Browse Questions

# Verify the Rolle's theorem for the function $log(x^2+2)-log 3\;in\;[-1,1]$

Toolbox:
• If $f[a,b]\rightarrow R$ is continuous on $[a,b]$ and differentiable on $(a,b)$ such that $f(a)=f(b)$,then there exists some c in $(a,b)$ such that $f'(c)=0$
Step 1:
$f(x)=\log(x^2+2)-\log 3$
Since logarithmic function is differentiable and continuous and so continuous on its domain.Therefore $f(x)$ is continuous on $[-1,1]$ and differentiable on $[-1,1]$.
$f(-1)=\log((-1)^2+2)-\log 3$
$\quad\;\;\;\;\;=\log 3-\log 3$
$\quad\;\;\;\;\;=0$
$f(1)=\log((1)^2+2)-\log 3$
$\quad\;\;\;\;\;=\log 3-\log 3$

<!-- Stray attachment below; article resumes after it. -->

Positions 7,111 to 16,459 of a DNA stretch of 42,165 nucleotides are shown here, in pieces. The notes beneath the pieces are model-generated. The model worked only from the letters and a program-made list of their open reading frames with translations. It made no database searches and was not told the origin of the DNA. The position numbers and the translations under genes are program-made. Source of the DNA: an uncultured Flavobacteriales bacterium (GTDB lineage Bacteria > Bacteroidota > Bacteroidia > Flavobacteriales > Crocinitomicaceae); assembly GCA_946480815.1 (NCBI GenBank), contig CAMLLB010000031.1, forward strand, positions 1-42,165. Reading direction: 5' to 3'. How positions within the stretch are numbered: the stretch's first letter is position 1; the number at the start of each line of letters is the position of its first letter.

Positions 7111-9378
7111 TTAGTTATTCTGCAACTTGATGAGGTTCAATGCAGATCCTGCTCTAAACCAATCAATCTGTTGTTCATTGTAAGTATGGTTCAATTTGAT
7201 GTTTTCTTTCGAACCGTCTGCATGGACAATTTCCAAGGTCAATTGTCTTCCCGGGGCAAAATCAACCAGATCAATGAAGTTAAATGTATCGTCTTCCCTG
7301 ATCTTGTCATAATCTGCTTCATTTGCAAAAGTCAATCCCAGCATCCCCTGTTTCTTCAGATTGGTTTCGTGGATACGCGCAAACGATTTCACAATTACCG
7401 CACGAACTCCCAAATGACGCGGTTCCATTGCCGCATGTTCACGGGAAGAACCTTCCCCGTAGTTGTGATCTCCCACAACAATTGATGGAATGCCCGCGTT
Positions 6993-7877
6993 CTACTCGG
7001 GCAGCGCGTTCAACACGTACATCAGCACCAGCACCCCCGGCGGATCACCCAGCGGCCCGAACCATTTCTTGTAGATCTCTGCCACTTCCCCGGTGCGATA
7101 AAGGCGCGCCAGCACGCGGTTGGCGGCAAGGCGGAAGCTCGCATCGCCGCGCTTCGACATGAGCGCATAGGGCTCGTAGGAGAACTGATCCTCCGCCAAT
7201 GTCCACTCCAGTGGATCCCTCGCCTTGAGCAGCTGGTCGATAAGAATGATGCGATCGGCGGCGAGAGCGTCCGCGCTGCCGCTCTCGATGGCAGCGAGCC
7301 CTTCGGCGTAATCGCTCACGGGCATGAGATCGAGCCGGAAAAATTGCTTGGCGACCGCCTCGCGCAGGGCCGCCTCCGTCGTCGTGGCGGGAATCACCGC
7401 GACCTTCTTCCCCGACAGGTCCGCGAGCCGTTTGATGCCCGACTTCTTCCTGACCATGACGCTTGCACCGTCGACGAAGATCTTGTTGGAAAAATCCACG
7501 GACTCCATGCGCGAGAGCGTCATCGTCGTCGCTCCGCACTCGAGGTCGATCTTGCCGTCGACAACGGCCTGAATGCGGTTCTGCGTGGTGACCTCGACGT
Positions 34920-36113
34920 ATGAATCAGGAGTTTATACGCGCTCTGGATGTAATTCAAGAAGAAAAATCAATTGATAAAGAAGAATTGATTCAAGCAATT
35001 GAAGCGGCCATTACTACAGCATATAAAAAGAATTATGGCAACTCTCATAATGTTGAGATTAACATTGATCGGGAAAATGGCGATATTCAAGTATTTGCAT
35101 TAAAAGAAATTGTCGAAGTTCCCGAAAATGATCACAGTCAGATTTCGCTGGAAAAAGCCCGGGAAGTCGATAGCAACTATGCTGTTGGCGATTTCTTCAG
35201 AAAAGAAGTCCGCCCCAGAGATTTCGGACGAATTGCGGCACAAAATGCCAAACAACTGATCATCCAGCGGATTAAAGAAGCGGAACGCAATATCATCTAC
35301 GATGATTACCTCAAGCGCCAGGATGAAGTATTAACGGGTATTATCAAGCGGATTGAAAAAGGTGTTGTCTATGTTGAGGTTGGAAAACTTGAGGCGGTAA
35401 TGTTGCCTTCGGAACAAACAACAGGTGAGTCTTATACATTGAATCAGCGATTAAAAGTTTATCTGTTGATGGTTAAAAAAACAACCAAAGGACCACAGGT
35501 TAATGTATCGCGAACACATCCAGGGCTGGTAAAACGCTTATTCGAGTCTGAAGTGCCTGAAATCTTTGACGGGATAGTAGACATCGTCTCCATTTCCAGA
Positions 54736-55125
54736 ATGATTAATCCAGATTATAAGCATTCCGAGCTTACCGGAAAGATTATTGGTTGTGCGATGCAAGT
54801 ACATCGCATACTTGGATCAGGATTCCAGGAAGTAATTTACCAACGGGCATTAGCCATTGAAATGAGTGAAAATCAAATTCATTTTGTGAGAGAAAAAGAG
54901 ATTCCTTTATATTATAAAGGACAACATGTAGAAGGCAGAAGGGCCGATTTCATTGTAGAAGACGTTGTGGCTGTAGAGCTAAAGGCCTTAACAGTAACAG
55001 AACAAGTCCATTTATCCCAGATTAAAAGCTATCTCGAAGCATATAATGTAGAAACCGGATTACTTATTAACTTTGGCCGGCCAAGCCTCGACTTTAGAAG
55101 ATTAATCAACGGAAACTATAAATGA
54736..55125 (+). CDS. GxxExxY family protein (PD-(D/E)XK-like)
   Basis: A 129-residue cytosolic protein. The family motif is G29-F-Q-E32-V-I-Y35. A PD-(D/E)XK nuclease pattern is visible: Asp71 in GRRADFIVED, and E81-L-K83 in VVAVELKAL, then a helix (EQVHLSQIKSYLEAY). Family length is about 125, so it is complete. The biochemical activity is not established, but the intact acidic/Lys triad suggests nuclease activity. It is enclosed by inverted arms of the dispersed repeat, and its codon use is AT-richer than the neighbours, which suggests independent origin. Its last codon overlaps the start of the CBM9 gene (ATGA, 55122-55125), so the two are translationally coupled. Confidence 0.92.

$\quad\;\;\;\;\;=0$
Also $f(0)=0$
Therefore $f(-1)=f(1)$
Thus all the three conditions of Rolle's theorem are satisfied.
Step 2:
Now we have to show that there exists $c\in (-1,1)$ such that $f'(c)=0$
$f(x)=\log(x^2+2)-\log 3$
$f'(x)=\large \frac{1}{x^2+2}$$(2x)=0 \qquad=\large\frac{2x}{x^2+2} Therefore f'(x)=0 \Rightarrow \large\frac{2x}{x^2+2}$$=0$
$\Rightarrow x=0$
Thus $c=0$ lies within the interval $[-1,1]$.
Hence Rolle's theorem is verified.